We do not learn from experience, we learn from reflecting on experience. ~John Dewey
This week I am sharing my highlights from the chapters 6 & 7 of The Innovator’s Mindset. These chapters focused on learning, particularly engagement vs. empowerment and solidifying learning through reflecting.
Some things resonated for me, specifically the quote from Bill Ferriter about empowerment, and the pages in which Couros juxtaposed School vs. Learning.
At first thought, engagement is something I believe we as teachers look for in our students- we want them to be engaged in the content, engaged in our class, actively doing; engagement is a good thing, right? Reflecting on Ferriter’s quote though, makes engagement more something we are doing to our students to get them to want to learn what we have to teach them. This is not necessarily a bad thing, but as Couros said, something we as teachers should keep in mind when our students are with us. Perhaps we can have both. Perhaps our students can be engaged and empowered at the same time- they can engage with our content and be empowered with choice to use their strengths and passions to share their learning, pursue their questions, and learn more.
I’ll leave you with these highlights.
- It is imperative that we teach learners how to be self-directed and guide their own learning, rather than rely on others to simply engage them
- “Engaging students means getting kids excited about our content, interests, and curricula.” Empowering students “means giving kids the knowledge and skills to pursue their passions, interests, and future.” ~Bill Ferriter
- If you had to choose between compliant, engaged, or empowered, which word would you want to define your students?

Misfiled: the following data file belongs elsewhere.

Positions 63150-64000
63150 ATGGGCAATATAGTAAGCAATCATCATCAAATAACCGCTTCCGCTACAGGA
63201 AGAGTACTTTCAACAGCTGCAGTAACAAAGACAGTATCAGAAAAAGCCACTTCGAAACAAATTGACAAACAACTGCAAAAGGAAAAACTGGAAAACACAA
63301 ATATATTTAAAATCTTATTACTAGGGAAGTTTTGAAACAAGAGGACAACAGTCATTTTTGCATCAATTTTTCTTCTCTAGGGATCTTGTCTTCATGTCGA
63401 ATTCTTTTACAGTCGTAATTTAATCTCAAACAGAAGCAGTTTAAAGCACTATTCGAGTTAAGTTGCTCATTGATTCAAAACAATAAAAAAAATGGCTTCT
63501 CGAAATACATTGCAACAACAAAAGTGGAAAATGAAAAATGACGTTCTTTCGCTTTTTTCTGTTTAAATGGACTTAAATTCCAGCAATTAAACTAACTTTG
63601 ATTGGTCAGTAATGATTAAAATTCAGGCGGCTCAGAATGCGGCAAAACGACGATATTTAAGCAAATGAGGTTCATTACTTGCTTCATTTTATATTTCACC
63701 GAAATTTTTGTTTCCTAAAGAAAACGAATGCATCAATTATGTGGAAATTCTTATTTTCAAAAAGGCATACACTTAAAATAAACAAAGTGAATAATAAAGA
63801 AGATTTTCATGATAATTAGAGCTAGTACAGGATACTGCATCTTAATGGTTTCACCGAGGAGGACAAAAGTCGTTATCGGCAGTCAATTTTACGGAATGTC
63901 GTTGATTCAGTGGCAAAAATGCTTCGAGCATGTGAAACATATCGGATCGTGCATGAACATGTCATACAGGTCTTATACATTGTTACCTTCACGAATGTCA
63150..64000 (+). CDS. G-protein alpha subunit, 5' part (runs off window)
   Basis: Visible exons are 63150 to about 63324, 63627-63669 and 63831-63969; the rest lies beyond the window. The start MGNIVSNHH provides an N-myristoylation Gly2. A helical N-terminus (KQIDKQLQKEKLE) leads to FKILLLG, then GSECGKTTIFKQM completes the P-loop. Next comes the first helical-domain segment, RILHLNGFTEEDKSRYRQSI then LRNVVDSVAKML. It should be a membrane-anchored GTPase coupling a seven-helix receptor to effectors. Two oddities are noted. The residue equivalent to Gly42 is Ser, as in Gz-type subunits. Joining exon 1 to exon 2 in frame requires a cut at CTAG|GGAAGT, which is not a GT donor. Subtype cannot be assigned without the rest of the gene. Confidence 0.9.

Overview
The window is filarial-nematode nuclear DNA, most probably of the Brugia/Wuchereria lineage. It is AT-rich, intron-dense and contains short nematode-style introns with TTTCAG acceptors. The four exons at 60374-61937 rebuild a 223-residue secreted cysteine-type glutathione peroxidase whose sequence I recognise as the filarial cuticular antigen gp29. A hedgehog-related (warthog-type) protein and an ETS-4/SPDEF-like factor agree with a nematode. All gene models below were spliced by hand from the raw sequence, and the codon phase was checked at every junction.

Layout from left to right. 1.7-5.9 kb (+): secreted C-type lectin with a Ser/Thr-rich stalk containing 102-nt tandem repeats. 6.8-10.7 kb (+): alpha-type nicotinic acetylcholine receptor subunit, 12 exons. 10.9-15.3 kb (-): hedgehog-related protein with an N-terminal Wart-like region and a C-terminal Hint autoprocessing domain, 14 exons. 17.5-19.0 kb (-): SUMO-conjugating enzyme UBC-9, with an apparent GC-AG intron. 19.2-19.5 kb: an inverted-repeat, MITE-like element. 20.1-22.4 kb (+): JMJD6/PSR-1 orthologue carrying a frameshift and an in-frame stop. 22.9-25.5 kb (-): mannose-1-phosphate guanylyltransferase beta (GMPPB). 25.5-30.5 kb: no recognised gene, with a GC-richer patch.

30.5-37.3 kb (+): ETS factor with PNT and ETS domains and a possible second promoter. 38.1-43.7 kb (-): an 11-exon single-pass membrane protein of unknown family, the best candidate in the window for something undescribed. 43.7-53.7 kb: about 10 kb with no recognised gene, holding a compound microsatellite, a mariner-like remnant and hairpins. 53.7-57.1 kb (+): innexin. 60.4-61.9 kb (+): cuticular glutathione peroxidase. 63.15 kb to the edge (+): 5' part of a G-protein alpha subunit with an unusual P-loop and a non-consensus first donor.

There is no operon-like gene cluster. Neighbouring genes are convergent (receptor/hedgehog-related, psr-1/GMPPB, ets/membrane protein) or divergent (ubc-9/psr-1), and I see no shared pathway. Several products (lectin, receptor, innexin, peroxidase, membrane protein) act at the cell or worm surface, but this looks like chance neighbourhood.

- “Freedom is actually a bigger game than power. Power is about what you can control. Freedom is about what you can unleash.” ~Harriet Rubin
- Our job as educators and leaders is not to control others but to bring out the best in them.
- We need to create the same opportunities for our students as those we would want for ourselves.
- Innovation cannot be relegated to a one-off event.
- The shift in our thinking must focus on what learning truly can be, not what is has been.
- School is scheduled at certain times. Learning can happen any time, all of the time.
- School is standardized. Learning is personal.
- School often isolates. Learning is often social.
- School promotes developing your own questions and finding answers.
- Thinking you already know the answer can keep you from exploring new options.
- Before we decide how best to communicate our vision, we have to establish one; we have to articulate the desired characteristics of our learners and the optimal learning environment.
- The people who help set the vision and mission are most likely to embrace it.
- If we want innovative students, we need to be innovative leaders and educators. If we want to create a culture of innovation we must first focus on furthering our own learning and growth.
- Providing choice allows students to build on strengths and interests to make learning relevant and fulfilling.
- DEAR time should be an opportunity not only for reading, but to also “Drop Everything And Reflect.”
- It is important that “innovation” does not become an event for our students but the norm.
- Let’s start asking kids to find problems and give them a sense of purpose in solving something authentic.
- Teaching students how to assess themselves, rather than just do it for them, provides another opportunity for reflection.
- Portfolios are a great way for learners to share their knowledge and document the learning process.
- Looking back helps students develop their own understanding of where they have been, where they are, and where they are going.
- What if we recognized and built on learners’ strengths?
- Dreaming is important, but until we create the conditions where innovation in education flourishes, those dreams will not become reality.